Meet the Board candidate: Kelly Blundy
Kelly Blundy is running for the open Woodcliff Lake seat. The other candidate running for the seat is incumbent David Steinberg.
Blundy was born in Buffalo, N.Y., and moved around often throughout her childhood and into adulthood. After obtaining her Bachelor’s in Human Biology and her Doctorate of Chiropactic from Logan University, she began her career as a chiropractor and co-founded The Spine and Health Center of New Jersey with a location in Montvale. Blundy is also a member of the Board of the New Jersey Doctor Patient Alliance (NJDPA).
Blundy has lived in Woodcliff Lake with her husband, Dr. Peter Wohl, since 2008. They have two children, both in elementary school.
She is centering her campaign for the Board around better preparing the district for future emergencies, improving student wellness, and listening to all sides of an argument.
Why Blundy is running
“I have a passion for and background in everything health, wellness, and mental being, especially of our younger generation. It is important obviously throughout all education, but it’s especially important for [high school students] because this is the transition of right before [the students] are ready to go out into the real world,” Blundy explained of her motivation for running.
She continued to say that there is a broader “need to provide better mental health and wellness programs for every student,” because, in her words, “[y]ou could have the best teachers in the world and you could have the best curriculum in the world, but if you don’t have the right environment and the mental tools for students, then there is the possibility that the student won’t absorb the material in an applicable way.”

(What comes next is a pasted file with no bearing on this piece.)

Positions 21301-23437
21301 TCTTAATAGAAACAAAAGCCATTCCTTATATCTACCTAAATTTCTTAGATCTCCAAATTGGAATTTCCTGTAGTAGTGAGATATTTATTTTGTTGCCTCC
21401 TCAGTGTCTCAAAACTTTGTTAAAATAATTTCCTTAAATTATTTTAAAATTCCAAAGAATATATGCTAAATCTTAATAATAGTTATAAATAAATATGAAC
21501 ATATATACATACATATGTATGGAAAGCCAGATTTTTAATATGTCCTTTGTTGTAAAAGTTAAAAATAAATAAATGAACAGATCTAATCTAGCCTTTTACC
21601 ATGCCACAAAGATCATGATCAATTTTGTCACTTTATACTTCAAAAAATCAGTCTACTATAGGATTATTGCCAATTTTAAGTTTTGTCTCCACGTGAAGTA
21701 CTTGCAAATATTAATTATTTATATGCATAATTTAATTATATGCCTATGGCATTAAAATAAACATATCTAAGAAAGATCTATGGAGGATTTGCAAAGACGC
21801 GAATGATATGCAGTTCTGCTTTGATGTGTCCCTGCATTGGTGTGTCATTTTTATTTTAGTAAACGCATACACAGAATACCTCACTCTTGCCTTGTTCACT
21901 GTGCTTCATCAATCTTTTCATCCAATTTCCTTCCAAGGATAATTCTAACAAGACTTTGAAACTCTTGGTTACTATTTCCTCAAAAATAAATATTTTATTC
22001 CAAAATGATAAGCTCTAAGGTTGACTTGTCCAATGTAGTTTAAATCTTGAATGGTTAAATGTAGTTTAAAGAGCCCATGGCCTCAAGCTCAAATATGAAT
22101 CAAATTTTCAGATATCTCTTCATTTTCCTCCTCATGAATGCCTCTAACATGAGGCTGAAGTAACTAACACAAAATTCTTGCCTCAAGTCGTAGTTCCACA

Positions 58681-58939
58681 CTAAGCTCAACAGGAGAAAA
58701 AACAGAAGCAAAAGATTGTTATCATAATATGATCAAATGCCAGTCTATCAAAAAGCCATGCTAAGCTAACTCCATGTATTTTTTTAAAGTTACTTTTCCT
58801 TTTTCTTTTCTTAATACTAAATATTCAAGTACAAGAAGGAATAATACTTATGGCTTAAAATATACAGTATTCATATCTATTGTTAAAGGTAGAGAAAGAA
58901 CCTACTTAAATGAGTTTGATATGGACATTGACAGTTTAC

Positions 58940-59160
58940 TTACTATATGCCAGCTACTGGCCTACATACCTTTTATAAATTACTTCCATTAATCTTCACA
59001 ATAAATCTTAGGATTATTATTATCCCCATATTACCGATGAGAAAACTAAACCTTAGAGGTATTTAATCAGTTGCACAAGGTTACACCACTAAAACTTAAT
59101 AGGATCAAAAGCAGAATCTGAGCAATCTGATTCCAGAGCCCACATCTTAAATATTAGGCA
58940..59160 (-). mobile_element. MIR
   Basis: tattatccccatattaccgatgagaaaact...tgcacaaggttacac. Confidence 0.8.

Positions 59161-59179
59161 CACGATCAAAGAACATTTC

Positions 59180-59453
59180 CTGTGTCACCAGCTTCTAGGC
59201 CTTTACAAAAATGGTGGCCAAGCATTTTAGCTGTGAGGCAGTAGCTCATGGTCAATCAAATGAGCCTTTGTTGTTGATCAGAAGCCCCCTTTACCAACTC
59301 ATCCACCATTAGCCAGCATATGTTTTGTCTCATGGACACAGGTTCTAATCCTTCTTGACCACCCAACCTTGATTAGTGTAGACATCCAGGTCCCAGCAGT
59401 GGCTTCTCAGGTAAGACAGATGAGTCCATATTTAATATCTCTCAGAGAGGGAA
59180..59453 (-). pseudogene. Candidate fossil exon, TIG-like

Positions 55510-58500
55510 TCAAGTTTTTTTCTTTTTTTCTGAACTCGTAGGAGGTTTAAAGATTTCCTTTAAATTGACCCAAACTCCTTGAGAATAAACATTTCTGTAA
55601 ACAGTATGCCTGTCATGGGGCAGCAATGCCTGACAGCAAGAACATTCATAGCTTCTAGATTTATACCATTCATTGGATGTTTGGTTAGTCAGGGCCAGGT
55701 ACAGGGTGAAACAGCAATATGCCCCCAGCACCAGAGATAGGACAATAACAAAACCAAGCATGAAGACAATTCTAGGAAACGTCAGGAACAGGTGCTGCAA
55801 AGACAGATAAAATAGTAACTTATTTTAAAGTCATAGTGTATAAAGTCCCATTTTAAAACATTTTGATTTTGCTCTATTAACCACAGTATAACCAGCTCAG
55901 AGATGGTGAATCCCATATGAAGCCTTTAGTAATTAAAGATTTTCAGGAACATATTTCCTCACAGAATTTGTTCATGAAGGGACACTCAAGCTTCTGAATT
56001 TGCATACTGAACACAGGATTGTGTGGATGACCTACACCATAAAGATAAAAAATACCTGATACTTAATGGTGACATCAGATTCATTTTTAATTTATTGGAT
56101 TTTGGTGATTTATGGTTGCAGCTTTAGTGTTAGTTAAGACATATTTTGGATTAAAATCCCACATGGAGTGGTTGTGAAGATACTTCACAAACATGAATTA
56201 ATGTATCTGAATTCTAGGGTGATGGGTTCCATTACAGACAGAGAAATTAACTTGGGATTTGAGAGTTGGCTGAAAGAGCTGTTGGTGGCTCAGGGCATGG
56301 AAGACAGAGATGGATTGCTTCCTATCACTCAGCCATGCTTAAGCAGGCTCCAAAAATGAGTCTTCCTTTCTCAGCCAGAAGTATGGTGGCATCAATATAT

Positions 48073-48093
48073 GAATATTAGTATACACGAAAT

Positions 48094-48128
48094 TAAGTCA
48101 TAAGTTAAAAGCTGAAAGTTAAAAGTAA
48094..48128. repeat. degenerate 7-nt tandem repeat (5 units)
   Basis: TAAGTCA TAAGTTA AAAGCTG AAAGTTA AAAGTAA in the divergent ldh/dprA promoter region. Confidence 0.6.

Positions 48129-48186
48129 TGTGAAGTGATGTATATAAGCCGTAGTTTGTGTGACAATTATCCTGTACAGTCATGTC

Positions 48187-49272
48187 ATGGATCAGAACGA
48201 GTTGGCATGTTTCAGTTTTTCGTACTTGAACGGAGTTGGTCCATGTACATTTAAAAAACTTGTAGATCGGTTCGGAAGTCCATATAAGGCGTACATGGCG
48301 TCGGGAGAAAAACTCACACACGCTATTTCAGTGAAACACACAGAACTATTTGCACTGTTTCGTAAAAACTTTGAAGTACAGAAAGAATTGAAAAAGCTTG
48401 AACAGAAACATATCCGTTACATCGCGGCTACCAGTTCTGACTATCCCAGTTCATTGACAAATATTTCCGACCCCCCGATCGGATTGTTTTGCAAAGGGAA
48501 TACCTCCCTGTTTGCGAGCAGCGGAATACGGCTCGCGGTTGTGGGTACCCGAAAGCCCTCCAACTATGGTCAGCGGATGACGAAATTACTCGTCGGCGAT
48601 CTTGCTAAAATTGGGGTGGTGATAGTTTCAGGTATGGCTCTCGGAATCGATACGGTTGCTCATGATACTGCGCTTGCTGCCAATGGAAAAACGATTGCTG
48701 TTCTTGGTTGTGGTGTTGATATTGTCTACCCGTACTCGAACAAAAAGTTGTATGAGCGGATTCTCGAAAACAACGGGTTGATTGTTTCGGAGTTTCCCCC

On her involvement with Hills
Asked to elaborate on the involvement with Hills she cited in her motivation for running, Blundy said her office has participated in the district’s internship program. Blundy said she is also involved with the mental health fairs hosted at Hills and has spoken to some Spanish classes about her travels, which include “a lot of mission trips.”
“I happened to go to Guatemala right before Covid,” Blundy explained, “and I was actually able to come speak to some of the classes on my experience in some of these other countries that are not as lucky as we are.”
On her experience
Blundy described herself as having a medical background, which she said could “be helpful in dealing with how the Board works and how people think when making some of these decisions –– especially some of the more passionate ones.”
Additionally, Blundy is a board member of a large doctors group in New Jersey, which she emphasized has given her experience with teamwork and being open-minded to those who don’t share her same view.
“To be honest, I actually like listening to people who don’t share my own opinion,” Blundy admitted.
She continued, “I have to believe that every candidate running [for the Board] has a common goal, and that is to make sure that we can have the best possible school, faculty, facilities, and a safe learning environment for [current students] and for the future students.”
Later, Blundy added, “I believe from having past board experience and a degree in health care, that I would be considered a good candidate.”
On school reopening and student wellness
Regarding school reopening, Blundy explained the specific scientific effects of such drastic changes from in-person to virtual to hybrid learning for both students and staff. She said studies show that this increase in technology use is affecting our decision-making process, which “increases fear, anxiety, and depression” since it makes information more difficult to absorb.